The rising cost of labor will certainly challenge the company’s margins over the near-to-midterm. The company’s net operating profit after tax (NOPAT) margin fell from 9% in 2019 to just 8% in 2021. However, even with lower margins, the expectations implied in the stock for the healthcare providers’ future cash flows are too negative, as we’ll show below.

Stock Is Priced for Permanent Profit Decline of 30%

Universal Health Services’ price-to-economic book value (PEBV) ratio of 0.7 means the stock is priced for profits to fall, permanently, by 30% from current levels. Below, we use our reverse discounted cash flow (DCF) model to analyze the expectations for future growth in cash flows baked into a couple of stock price scenarios for Universal Health Services.

In the first scenario, we assume Universal Health Services’:

  • NOPAT margin falls to 7.8% (10-year low vs. 8.4% in 2021) from 2022 – 2031, and
  • revenue falls by 2% compounded annually from 2022 – 2031.

In this scenario, Universal Health Services’ NOPAT falls 3% compounded annually over the next decade and the stock is worth $144/share today – equal to the current price. For reference, Universal Health Services grew NOPAT by 6% compounded annually over the past decade.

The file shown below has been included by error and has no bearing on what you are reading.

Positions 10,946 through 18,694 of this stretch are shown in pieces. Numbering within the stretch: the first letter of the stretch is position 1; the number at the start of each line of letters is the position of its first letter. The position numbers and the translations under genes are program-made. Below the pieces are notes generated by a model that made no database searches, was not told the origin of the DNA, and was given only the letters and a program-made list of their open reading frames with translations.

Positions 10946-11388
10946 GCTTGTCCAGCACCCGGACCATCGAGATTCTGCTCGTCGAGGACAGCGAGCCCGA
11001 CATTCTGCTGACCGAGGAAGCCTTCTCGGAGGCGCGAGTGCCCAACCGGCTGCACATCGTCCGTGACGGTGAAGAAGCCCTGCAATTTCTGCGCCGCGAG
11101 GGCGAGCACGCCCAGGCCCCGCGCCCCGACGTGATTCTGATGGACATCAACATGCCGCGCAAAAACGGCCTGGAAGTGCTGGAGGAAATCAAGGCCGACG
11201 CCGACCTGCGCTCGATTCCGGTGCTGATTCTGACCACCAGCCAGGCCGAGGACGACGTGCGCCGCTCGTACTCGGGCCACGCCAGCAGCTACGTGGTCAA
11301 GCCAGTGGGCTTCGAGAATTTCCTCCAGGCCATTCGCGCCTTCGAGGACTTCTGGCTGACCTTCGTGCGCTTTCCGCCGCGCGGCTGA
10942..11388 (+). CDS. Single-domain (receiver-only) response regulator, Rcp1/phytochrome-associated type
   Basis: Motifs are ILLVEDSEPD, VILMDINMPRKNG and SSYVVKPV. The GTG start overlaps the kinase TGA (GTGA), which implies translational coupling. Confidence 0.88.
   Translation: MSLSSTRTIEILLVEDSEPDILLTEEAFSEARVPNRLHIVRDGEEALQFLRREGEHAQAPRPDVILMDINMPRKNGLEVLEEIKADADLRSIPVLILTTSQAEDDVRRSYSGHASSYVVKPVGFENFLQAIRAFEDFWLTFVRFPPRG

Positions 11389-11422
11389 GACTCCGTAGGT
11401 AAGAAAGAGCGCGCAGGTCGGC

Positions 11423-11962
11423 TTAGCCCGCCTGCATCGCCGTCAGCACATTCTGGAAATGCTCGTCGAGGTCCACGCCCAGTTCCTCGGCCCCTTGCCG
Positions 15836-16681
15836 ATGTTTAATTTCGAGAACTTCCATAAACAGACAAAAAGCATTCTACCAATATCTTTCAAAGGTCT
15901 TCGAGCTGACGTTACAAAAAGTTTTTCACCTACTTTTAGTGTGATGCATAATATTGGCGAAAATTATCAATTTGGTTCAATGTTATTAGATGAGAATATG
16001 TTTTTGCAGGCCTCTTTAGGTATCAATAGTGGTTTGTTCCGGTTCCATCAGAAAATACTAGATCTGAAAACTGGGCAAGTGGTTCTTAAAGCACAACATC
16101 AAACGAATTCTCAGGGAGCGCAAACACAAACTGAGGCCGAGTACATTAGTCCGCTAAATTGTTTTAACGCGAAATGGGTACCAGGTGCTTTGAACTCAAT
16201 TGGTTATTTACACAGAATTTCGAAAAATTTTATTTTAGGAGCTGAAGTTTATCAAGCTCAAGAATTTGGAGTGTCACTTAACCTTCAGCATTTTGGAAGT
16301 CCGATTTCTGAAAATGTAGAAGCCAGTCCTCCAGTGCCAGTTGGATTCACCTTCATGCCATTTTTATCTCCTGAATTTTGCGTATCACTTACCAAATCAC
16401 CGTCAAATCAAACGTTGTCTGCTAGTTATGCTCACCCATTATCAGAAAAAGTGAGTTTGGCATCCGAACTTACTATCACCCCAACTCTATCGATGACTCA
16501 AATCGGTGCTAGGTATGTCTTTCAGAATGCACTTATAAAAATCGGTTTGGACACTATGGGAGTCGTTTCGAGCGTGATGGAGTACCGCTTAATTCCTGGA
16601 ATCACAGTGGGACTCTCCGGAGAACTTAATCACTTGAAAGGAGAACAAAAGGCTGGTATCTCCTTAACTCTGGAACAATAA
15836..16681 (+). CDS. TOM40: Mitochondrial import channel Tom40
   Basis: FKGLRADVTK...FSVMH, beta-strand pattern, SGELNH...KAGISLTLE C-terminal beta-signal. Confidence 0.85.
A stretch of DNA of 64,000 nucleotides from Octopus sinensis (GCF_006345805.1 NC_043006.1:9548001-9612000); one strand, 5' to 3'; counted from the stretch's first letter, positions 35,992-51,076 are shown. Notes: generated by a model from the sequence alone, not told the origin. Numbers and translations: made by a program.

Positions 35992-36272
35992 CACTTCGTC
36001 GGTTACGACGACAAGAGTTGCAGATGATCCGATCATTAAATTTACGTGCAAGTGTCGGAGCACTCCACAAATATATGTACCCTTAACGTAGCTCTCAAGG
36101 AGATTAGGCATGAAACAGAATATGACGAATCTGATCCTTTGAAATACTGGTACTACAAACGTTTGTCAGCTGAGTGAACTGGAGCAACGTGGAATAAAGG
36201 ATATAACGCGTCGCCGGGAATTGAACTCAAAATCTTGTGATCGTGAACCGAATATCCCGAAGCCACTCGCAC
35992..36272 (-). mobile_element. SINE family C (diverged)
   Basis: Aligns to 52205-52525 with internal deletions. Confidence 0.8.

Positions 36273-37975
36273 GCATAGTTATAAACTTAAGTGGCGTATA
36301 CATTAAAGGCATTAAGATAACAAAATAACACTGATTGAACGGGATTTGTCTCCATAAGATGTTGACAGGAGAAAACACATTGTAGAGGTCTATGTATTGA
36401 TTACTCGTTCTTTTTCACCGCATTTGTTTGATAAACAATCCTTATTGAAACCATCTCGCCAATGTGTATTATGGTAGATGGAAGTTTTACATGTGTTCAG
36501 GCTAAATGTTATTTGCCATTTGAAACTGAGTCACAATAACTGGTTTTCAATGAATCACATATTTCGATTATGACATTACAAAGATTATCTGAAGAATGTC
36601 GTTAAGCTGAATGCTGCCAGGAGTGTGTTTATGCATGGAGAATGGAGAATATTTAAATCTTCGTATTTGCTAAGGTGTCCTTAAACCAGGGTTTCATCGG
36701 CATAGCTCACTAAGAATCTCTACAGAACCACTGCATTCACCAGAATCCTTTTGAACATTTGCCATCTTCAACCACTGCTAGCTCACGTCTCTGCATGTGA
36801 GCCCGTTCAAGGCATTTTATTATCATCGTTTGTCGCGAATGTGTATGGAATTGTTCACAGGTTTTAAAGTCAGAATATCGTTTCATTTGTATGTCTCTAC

Shares Could Reach $228 or Higher

If we assume Universal Health Services’:

  • NOPAT margin remains at 2021 levels of 8.4% in 2022 – 2031,
  • revenue grows at consensus estimates of 3% in 2022 and 5% in 2023, and
  • revenue grows by just 2% compounded annually from 2024 – 2031, then

the stock is worth $228/share today – 58% above the current price. In this scenario, Universal Health Services grows NOPAT by just 2% compounded annually from 2022 to 2031. Should Universal Health Services grow NOPAT more in line with historical growth rates, the stock has even more upside.

Figure 3: Universal Health Services’ Historical and Implied NOPAT: DCF Valuation Scenarios

Sources: New Constructs, LLC and company filings

This article originally published on March 2, 2022.

Disclosure: David Trainer, Kyle Guske II, and Matt Shuler receive no compensation to write about any specific stock, sector, style, or theme.

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[1] Our research utilizes our Core Earnings, a more reliable measure of profits, as proven in Core Earnings: New Data & Evidence, written by professors at Harvard Business School (HBS) & MIT Sloan and published in The Journal of Financial Economics.